Over 95% of all successful cyber attacks/malware attacks start with a phishing email in which you have to click a link or open an attachment. It is the #1 vector for successful cyber attacks. So be careful in the way you handle your email!! If you are skeptical then don't touch it!! Feel free to contact me as well if you have questions about a suspicious email. I can try to verify if it is on the scam list or not.
As you know, phishing is a technique that involves tricking the user, usually through a malicious link or attachment in an email, in order to steal confidential information , passwords, etc, . And summer is a notorious time for phishing emails, hacks and other malware. The other day we had an incident at the office when one of our workers took the appropriate measures when sent a phishing email. It seemed suspicious that the attachment file when clicked asked for an email and password even though they knew the sender. So, they called the sender to double-check the accuracy of the attachment and the email. So, a lot of times we can trust our instincts to identify phishing emails. Often phishing emails require you to do something that is not normally done or required. That is a good indication to double-check before clicking that attachment, or that suspicious link in the email which could unleash malware, ransomeware of something worse onto your computer.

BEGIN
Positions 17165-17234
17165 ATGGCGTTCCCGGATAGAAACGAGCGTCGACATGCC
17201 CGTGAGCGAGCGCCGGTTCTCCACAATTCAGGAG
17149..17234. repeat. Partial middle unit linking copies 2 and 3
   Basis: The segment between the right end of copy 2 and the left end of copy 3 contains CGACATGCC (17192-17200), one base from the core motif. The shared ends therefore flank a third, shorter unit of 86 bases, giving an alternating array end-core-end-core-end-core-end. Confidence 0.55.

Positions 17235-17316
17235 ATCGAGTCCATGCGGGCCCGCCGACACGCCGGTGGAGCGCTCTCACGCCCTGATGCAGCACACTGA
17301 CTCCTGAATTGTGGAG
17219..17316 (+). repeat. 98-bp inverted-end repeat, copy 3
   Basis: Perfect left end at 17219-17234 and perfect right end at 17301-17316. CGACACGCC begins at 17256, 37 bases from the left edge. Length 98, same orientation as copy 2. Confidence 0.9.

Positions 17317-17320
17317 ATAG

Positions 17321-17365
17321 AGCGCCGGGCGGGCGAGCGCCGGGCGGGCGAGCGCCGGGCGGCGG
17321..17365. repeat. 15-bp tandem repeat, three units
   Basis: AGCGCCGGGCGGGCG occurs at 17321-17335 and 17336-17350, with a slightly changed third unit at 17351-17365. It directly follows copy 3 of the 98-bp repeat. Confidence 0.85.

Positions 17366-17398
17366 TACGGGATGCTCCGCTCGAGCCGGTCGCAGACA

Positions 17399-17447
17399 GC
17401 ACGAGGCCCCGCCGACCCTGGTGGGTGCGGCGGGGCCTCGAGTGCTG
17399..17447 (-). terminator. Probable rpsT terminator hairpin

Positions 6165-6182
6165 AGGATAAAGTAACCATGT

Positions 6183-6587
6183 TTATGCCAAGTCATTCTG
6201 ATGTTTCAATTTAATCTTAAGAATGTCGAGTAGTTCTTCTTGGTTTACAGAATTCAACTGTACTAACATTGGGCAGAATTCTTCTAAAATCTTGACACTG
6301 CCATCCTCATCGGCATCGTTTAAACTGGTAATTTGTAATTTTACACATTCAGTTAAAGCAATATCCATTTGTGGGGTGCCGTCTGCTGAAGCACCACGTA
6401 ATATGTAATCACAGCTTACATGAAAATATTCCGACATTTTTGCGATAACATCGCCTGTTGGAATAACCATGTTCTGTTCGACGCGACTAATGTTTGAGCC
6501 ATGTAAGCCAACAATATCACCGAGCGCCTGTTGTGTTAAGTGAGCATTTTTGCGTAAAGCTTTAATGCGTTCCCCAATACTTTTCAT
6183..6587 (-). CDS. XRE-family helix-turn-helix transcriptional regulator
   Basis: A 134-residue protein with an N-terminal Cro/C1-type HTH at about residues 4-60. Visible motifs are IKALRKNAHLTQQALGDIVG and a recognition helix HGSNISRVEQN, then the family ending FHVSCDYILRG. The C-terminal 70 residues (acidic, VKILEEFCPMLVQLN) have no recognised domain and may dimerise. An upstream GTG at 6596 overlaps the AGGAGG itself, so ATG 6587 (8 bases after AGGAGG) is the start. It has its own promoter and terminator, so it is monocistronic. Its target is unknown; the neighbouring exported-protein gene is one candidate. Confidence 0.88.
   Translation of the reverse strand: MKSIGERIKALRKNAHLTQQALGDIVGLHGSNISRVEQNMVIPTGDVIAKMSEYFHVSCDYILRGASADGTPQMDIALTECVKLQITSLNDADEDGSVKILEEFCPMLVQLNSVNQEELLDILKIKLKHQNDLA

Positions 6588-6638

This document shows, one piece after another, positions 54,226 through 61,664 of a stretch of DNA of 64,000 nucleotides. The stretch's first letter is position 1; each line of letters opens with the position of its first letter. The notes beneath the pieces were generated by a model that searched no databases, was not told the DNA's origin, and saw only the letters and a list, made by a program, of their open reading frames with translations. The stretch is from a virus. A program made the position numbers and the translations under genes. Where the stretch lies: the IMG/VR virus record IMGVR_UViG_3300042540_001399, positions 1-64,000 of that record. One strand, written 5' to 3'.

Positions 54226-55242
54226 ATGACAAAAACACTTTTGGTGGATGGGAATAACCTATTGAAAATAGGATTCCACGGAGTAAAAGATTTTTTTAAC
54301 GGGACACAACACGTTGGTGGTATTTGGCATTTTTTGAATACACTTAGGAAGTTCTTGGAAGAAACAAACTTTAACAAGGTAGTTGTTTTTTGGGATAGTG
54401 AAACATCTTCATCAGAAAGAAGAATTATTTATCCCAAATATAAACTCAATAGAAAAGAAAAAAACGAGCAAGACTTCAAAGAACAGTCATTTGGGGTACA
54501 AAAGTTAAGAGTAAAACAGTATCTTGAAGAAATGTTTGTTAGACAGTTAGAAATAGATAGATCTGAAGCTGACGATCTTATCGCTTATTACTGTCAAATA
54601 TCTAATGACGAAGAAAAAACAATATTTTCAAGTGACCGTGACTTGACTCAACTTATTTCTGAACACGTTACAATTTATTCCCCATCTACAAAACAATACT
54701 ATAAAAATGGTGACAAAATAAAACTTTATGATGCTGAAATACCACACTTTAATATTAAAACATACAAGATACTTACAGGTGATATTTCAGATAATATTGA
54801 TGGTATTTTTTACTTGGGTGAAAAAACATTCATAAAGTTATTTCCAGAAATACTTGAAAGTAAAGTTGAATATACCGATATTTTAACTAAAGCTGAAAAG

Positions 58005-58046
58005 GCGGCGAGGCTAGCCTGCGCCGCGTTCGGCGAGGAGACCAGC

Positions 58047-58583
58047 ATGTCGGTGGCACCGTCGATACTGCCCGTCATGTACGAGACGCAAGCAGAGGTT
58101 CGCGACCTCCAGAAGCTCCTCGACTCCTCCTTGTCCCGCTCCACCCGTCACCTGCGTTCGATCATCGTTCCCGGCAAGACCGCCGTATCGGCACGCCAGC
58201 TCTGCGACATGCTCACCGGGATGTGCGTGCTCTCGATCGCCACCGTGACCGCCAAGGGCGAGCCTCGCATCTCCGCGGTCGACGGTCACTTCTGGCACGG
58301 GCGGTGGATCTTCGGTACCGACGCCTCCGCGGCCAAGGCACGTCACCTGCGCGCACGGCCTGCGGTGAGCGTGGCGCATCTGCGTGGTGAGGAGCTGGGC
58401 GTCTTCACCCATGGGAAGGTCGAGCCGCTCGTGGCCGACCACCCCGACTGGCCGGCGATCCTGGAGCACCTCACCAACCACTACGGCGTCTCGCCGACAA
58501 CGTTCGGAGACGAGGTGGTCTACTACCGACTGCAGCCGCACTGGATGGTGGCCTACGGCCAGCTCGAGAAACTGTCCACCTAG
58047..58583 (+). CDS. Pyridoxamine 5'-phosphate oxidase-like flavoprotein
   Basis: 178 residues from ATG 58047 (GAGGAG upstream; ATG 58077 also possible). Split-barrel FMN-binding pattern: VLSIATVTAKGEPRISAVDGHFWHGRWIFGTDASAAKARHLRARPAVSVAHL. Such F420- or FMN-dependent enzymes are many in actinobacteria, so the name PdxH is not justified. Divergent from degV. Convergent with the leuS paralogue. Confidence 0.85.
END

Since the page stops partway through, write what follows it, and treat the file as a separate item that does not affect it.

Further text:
Phishing emails are emails which usually pretend to be from a well-known company (e.g. Google, Apple, Microsoft) which ask the user to click and link in the email and supply personal information such as a password or account number of a bank. It is really an email from a hacker seeking to capture one's password or personal information in order to break into your account or steal your identity. In other words they are fishing for information. If we are click happy and click the link in the body of the email without thinking and provide the information then we give away a password or personal information which can be useful to the hacker. In order to protect yourself from these attacks then please see this article by imore which although is written for the mac apple computer has application to any computer/email account:
Phishing is still an effective method for hackers. And this includes our phones. The other day I received a text message purportedly from Barclays bank. I have an account there so it was possible but I was suspicious since the text message had a link in it that I was supposed to use to confirm a scheduled payout which was also possible. I called the bank and they said that it was not their text message and that they would never send a text message with a link asking to confirm a payout. So, always be on the safe side if you think something is a little suspicious - on ANY device. Also, phone apps lately have been the attack vector of some serious hacks. Let's stay vigilent.